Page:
Trump signs EO compelling meat plants to stay open

Trump signs EO compelling meat plants to stay open

U.S. President Donald Trump signs an executive order on Tuesday forcing plants to continue operating throughout the coronavirus pandemic.

In light of meat plants shutting down, the POTUS orders them to stay open as their mass closure is seen as a threat to the national supply chain.

The Defense Production Act declares these plants as critical infrastructure. This will allow them to operate throughout quarantine procedures across the country, and provide limited protection from liability.

Meat production to be ensured

The president signed the EO in order to ensure that food production supply chains remain open throughout the country. As the majority of Americans shelter at home in light of the coronavirus pandemic, ensuring the unhampered delivery of primary goods has become a priority.

Prior to signing the order, President Trump said, “We’re going to sign an executive order today, I believe, and that’ll solve any liability problems.”

He also told Bloomberg that “…[meat plant] closures threaten the continued functioning of the national meat and poultry supply chain, undermining critical infrastructure during the national emergency.”

The North American Meat Institute expressed its gratitude for the president for taking the necessary steps in’ protecting the nation’s meat industry.

An industry vulnerable to infection

At least twenty meat plants have closed down in two months due to the alarming rise of Covid-19 infections. Infection within the industry has been high due to the closed-quarters working conditions prevalent in many meat processing plants.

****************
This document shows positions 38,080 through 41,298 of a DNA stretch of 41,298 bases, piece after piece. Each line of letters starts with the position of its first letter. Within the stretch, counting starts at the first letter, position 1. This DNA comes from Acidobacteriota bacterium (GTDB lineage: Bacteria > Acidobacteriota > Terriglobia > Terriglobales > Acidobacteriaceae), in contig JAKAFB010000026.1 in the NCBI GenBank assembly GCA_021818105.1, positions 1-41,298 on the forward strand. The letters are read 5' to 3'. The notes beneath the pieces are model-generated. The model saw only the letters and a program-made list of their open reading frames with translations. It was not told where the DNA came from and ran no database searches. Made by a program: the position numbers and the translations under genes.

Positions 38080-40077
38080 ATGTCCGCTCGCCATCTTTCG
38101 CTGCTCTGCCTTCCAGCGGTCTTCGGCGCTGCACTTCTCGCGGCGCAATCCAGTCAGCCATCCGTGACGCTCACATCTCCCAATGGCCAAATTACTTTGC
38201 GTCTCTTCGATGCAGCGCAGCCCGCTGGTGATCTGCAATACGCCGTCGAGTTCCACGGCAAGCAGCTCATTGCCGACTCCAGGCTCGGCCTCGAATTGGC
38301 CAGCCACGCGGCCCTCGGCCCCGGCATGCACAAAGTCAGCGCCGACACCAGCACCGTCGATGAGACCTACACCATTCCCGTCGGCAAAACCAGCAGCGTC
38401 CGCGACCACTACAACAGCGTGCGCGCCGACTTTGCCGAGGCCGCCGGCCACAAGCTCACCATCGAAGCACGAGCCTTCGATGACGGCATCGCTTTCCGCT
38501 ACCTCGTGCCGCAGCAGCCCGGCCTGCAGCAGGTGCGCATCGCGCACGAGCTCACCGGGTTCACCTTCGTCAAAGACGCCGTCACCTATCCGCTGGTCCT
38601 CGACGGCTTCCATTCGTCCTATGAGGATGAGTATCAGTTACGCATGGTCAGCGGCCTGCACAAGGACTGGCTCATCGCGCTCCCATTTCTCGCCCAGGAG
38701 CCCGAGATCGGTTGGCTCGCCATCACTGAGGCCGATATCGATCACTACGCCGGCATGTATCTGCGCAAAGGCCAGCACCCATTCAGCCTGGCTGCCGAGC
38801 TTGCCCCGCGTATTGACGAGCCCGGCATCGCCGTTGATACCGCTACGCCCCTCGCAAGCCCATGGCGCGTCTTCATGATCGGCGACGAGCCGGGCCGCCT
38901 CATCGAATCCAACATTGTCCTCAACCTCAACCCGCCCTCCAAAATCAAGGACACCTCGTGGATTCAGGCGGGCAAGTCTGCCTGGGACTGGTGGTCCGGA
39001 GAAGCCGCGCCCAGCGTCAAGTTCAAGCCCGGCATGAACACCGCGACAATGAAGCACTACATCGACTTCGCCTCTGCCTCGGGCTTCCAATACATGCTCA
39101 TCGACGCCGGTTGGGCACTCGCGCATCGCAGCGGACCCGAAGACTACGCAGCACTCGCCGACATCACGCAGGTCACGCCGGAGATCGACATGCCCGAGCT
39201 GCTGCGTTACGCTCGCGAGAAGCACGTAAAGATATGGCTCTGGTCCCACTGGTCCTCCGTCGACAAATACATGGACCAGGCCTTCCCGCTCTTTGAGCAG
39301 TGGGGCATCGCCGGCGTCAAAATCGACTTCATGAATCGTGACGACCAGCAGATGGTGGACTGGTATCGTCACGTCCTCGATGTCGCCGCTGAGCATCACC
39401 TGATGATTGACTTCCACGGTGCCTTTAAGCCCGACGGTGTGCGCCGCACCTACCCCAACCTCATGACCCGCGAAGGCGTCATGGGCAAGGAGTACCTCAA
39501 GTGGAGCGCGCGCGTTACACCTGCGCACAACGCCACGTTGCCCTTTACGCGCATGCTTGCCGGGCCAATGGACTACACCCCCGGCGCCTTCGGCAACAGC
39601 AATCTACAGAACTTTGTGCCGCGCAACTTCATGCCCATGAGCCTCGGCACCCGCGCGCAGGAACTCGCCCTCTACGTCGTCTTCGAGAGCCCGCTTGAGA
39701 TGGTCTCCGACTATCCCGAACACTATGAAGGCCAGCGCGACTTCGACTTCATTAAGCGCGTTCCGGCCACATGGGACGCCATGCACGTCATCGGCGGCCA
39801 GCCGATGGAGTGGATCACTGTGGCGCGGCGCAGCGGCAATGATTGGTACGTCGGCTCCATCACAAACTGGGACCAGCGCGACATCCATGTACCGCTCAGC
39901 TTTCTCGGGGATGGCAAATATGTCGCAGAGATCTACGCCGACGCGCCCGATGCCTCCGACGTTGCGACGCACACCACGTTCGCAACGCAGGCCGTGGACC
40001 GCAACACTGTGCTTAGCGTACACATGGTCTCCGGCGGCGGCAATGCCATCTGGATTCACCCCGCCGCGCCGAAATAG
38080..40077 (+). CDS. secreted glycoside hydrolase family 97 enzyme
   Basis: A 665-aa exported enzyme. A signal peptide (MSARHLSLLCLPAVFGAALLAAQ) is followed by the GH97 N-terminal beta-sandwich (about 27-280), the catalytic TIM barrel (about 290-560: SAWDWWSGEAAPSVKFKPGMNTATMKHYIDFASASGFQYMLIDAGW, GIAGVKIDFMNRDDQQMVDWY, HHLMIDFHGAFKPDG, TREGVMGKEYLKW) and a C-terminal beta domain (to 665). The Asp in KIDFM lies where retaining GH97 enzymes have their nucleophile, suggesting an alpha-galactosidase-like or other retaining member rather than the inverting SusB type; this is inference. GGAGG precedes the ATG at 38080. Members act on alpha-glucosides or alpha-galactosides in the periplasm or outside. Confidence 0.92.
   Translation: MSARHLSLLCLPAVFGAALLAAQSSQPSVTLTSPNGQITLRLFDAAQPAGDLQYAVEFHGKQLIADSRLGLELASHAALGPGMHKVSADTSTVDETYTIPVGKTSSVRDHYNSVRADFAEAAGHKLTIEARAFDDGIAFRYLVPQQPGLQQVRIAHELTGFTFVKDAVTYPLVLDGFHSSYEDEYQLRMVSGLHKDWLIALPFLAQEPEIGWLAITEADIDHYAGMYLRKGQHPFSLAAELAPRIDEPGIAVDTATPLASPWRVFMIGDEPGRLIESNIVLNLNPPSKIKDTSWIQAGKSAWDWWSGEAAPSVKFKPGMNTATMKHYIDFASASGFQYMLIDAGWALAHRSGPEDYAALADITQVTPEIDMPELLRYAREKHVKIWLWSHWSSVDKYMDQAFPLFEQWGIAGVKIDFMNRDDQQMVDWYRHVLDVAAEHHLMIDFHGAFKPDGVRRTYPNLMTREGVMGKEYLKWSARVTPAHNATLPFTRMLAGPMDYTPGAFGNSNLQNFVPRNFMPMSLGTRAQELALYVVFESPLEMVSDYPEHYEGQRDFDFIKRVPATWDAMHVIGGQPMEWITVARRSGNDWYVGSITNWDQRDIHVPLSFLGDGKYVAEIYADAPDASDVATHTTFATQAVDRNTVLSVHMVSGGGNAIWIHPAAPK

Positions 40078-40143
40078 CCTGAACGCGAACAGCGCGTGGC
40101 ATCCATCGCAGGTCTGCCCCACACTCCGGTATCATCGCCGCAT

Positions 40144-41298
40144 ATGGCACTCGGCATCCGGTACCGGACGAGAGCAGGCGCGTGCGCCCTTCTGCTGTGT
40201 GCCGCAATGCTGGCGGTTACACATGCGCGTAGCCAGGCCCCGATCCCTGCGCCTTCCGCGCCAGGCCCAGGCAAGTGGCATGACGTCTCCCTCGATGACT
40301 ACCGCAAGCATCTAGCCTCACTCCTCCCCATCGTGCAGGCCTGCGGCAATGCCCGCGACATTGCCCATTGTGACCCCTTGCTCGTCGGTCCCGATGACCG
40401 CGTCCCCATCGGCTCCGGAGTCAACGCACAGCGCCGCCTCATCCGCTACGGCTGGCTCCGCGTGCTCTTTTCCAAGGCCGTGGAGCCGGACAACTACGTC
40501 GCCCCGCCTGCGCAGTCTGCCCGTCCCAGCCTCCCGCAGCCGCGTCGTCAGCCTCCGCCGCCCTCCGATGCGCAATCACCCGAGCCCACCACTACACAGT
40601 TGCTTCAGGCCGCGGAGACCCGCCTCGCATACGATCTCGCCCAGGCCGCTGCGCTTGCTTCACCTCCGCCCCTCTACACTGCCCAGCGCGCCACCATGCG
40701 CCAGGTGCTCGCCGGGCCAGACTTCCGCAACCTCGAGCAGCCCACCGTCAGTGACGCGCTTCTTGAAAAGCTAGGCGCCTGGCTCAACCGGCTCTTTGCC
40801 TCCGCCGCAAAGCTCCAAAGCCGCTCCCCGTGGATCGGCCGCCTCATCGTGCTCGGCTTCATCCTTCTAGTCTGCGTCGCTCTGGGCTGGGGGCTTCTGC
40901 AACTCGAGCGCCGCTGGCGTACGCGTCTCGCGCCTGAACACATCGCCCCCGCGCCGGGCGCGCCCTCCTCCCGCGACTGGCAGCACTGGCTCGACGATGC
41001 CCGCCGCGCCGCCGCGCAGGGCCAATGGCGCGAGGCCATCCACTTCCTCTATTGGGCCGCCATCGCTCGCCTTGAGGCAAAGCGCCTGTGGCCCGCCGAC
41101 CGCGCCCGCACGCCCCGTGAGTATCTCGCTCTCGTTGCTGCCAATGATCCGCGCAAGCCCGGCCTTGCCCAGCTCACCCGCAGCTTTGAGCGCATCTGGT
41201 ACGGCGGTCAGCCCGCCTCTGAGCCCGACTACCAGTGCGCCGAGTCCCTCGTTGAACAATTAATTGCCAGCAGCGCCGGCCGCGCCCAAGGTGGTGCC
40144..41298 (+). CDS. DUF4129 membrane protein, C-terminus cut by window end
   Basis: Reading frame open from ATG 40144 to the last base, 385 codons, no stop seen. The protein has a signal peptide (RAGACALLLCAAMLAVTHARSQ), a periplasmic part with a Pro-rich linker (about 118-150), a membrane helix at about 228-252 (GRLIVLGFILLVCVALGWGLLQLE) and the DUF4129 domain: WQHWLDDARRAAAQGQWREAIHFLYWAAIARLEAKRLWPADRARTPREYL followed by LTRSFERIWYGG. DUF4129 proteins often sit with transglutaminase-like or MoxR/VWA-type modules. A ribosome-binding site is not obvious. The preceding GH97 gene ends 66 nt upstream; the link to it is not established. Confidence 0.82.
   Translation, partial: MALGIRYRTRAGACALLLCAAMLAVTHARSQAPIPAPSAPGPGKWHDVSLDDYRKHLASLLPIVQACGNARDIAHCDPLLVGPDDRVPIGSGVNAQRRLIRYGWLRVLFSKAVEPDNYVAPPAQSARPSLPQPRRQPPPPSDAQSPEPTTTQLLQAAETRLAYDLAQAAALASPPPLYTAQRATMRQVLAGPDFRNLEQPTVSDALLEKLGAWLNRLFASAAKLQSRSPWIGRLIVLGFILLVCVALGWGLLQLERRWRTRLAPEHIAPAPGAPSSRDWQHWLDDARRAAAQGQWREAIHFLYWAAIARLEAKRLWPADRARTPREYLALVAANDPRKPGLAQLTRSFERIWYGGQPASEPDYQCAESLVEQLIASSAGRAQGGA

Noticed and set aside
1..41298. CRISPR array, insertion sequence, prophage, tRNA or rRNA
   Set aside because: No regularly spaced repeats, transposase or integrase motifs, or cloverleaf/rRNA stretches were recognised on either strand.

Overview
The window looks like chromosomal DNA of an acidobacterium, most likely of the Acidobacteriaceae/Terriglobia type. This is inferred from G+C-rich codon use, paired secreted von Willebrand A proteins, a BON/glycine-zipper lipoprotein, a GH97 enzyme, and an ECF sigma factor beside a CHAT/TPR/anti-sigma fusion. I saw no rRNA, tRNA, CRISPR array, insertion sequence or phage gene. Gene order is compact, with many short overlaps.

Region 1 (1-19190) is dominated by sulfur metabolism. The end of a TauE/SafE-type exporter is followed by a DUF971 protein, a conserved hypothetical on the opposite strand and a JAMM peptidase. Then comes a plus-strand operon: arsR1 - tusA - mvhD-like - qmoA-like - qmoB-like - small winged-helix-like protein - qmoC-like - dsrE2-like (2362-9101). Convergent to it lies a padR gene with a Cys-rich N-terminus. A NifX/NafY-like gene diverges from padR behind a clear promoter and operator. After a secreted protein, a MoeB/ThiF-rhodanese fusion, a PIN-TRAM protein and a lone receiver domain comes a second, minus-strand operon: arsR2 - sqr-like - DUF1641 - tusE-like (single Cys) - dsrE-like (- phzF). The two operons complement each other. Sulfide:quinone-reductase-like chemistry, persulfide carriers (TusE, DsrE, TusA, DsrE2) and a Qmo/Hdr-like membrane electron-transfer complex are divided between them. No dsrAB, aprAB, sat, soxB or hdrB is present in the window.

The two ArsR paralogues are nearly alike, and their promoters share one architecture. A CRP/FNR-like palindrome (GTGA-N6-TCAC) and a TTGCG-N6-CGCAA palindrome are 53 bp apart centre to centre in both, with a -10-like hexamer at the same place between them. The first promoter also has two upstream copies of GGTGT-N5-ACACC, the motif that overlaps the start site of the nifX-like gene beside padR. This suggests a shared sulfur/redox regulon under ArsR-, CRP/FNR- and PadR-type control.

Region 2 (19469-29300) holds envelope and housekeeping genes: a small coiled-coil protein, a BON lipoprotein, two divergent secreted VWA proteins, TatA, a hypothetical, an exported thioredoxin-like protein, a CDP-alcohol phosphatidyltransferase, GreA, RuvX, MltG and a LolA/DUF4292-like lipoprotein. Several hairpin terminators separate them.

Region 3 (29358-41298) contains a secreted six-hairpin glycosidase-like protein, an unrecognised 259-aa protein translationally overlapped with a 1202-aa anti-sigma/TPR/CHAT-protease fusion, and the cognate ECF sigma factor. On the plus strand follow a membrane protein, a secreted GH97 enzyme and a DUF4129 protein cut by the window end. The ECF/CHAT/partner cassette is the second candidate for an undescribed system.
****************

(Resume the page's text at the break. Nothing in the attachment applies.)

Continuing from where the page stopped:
Workers’ unions have been staunchly against the EO from the start. Without being able to address the workers’ working conditions, critics say that the industry would not be able to ensure worker safety.

The United Food and Commercial Workers’ Union has released a statement condemning the move, calling it nothing short of a death sentence.

CNN reports that meat plant employees aren’t likely to show up despite the EO. The Retail, Wholesale and Department Store Union has also expressed its disapproval of the move, by saying that the safety of the employees has to be assured first before business resumes.

The union’s president, Stuart Appelbaum, said that “People should never be expected to put their lives at risk by going to work.”

A breaking supply chain

Due to the forced closures of the meat plants across the country, the U.S. is looking at a meat production capacity reduced by 80%. This was brought about by the spread of COVID-19 across the meat industry, and also a reduced demand due to the closure of restaurants.

There is currently an oversupply of meat, but since there are now fewer processing plants, farmers have been left with a growing supply of livestock with nowhere to go.

The New York Post reports that this has resulted in the euthanization of the excess livestock, as overcrowded farming facilities can be detrimental to other livestock. This results in a closed chain where the supply is there, but unable to get to consumers.

President Trump hopes that the executive order will be the solution to solving this crisis. Otherwise, a deficit of meat plants means fewer and more expensive meat products in the market by the end of May.

 

Image courtesy of Markus Spiske/Pexels.

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